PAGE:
This creature is a lungless salamander that is found primarily in coastal mountain areas of Northern California. It is very commonly encountered and I’ve seen several on my current trip to the Golden State.
Its “slender” image comes from short limbs, a long, slender body with a narrow head and a very long tail. This gives them a worm-like appearance.
Like other lungless salamanders, they conduct respiration through their skin and their mouth tissues, which requires them to live in damp environments on land and to move about on the ground only during times of high humidity.
As you might imagine, an animal this small has plenty of predators. For defense. the California Slender Salamander Slender salamanders use several defense tactics, including coiling and remaining still, relying on cryptic coloring to avoid detection.
They also can uncoil quickly and spring away, repeatedly bouncing over the ground, then remaining still again to avoid detection. If grapped this amphibian can detach its tail, which wriggles on the ground to distract a predator from the salamander long enough for it to escape.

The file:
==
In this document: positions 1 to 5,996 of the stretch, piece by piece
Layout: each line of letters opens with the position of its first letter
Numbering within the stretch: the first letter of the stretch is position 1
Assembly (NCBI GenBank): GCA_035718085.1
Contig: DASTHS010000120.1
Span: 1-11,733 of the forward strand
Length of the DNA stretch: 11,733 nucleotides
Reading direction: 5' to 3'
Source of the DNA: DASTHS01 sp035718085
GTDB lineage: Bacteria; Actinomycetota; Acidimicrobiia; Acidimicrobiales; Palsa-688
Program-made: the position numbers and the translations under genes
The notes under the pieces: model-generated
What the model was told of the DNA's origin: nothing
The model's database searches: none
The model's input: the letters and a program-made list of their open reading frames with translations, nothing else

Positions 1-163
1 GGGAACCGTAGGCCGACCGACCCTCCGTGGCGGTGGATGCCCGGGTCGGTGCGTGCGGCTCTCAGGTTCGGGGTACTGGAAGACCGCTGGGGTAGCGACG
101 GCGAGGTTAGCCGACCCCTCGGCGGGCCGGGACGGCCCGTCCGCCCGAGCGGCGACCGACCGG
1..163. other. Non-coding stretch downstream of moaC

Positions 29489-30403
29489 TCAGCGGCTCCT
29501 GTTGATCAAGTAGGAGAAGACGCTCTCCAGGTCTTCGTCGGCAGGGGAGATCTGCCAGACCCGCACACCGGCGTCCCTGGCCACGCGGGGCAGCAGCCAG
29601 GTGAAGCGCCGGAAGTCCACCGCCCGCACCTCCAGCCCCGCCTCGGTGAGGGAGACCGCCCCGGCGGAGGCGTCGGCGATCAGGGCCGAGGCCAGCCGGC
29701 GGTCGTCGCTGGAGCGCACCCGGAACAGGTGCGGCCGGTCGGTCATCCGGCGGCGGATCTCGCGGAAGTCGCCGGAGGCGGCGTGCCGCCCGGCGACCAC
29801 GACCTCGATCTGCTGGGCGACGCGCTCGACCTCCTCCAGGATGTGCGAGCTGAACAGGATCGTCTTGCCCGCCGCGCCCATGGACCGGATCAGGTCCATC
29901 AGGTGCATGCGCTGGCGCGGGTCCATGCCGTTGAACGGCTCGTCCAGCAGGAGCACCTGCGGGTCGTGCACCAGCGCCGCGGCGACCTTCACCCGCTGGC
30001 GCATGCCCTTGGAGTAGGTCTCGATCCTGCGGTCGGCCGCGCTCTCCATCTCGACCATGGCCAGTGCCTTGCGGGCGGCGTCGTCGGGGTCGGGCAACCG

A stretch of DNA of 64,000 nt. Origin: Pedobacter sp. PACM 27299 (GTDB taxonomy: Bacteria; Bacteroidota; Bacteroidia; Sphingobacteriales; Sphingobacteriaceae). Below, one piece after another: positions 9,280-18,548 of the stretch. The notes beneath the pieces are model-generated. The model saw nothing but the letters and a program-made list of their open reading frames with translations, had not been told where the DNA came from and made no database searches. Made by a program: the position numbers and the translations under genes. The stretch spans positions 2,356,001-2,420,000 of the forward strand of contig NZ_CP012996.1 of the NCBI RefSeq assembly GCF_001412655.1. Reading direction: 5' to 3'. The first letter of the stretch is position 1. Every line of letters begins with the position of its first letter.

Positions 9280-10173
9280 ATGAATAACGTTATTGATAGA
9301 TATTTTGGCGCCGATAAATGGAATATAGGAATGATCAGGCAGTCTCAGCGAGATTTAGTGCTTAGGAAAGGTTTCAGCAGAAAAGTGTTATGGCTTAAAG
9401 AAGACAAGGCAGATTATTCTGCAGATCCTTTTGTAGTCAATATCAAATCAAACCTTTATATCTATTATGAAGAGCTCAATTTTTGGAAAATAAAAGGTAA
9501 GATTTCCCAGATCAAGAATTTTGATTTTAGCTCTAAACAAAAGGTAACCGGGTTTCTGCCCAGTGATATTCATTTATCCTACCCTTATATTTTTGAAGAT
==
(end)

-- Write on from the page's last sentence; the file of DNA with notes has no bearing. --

They are predators themselves, and use a sit-and-wait technique, catching prey that wanders by with their projectile tongue. Their diet consists of a variety of invertebrates, including springtails, small beetles, snails, mites, spiders and isopods.
The lifestyle of this tiny salamander remind me of one that I frequently encounter in my home state of Ohio – the Redback Salamander. Seeing either amphibian in the field is always an enjoyable experience.